Well, by now it’s old news. But although it started with a bang (literally), it must have taken sometime for most people to realize how much their life could be affected by the whims of Eyjafjallajokull, the world’s most notorious volcano for the past few days.
At first, I found myself blissfully ignoring the news about the impending travel catastrophe, since Eyjafjallajokull (or, in short, Kull) erupted April 14 and I didn’t have to leave for Europe until April 21. Then there was talk of shutting down airports, followed by national airspaces which quickly spread across most of the continent (Kull, not cool!), and that posted comment on the New York Times website, which linked to a documentary on YouTube about that horrific British Airways flight that almost crashed above Indonesia because of volcanic ash! (Now that’s a link you regret you opened).
But still, I thought, surely this can’t go on for much longer. Around April 18 the words “Plan B” started floating around in emails. By the next day, I was actively looking at various flight alternatives which after a few hours became a study of the more exotic means to reach the Old World.
Turns out, there are rather nice last-minute deals on cruiseliners. The only problem is they don’t necessarily leave when you need them to. And did you know that you can join cargo ships as a passenger? That piece of news exhilarated me for a moment until I found out it can take the cargo companies up to two weeks to process a reservation. Europe began to seem farther than ever.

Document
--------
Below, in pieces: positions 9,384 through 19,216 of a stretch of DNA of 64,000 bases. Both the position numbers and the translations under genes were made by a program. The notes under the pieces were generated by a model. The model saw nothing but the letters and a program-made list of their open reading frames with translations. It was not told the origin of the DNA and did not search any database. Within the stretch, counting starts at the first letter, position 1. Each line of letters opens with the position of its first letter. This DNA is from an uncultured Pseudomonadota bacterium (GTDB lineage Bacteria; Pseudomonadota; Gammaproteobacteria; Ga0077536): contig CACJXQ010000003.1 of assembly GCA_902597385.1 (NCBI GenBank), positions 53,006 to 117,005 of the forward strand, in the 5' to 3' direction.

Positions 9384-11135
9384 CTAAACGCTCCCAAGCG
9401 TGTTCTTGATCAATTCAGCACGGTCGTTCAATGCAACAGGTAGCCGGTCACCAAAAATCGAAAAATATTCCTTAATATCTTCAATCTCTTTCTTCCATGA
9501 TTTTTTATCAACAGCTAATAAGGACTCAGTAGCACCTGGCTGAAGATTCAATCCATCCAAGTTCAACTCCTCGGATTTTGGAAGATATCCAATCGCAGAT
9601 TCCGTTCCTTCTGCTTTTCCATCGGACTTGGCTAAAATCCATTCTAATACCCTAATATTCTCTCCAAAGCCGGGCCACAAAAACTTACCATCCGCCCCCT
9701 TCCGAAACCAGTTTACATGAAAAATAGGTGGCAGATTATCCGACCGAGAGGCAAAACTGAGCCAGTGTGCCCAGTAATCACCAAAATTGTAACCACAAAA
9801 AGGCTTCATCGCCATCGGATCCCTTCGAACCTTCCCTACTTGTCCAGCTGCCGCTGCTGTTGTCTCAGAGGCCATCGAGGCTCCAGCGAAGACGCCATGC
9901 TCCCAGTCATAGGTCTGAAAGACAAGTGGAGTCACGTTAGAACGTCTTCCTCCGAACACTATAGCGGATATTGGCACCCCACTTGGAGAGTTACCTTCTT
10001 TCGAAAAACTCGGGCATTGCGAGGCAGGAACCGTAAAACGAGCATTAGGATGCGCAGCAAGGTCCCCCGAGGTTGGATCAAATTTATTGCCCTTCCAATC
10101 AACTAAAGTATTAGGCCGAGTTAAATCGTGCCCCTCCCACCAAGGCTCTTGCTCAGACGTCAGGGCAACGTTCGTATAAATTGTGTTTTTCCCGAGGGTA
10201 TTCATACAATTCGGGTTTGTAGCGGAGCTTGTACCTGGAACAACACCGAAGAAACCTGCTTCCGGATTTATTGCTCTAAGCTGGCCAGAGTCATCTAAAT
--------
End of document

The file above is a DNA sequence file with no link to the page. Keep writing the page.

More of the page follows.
But wait! Then certain airports in the south began to reopen. Clearly some people were able to get tickets for those flights Madrid and Barcelona, but I wasn’t one of them. Istanbul seemed the only option (hmm… why, a voyage on the Orient Express!) – at about $6000.
I was running out of ideas when all of a sudden it was announced that Heathrow Airport had been reopened, about 12 hours before my flight was supposed to depart. Of course, by now it was clear that this was not a very trustworthy volcano (the last eruption lasted for more than a year!)
But a quick check of the flight status just before leaving for the airport in the morning showed that the flight, indeed, was expected to leave on time. I checked in (still somewhat incredulous), and about 3 hours after take off started searching for suspicious clouds.
Nothing. Not even a bump. I expected to see tens of thousands of angry tourists everywhere but things were oddly uneventful. Was it all made up? What if Eyjafjallajokull doesn’t even exist? Well, clearly it wasn’t and Eyjafjallajokull does exist, even if his name can look like it was scribbled on a keyboard. He simply thought that six days were enough this time.
Shai Wosner appears with Britten Sinfonia and Gwilym Simcock, touring a new work by Simcock, a movement from Messiaen’s Quatuor pour la fin du temps and Ravel Piano Trio. Performances in Krakow, Cambridge, Norwich, Birmingham, London 25th April to 5th May. More details at www.brittensinfonia.com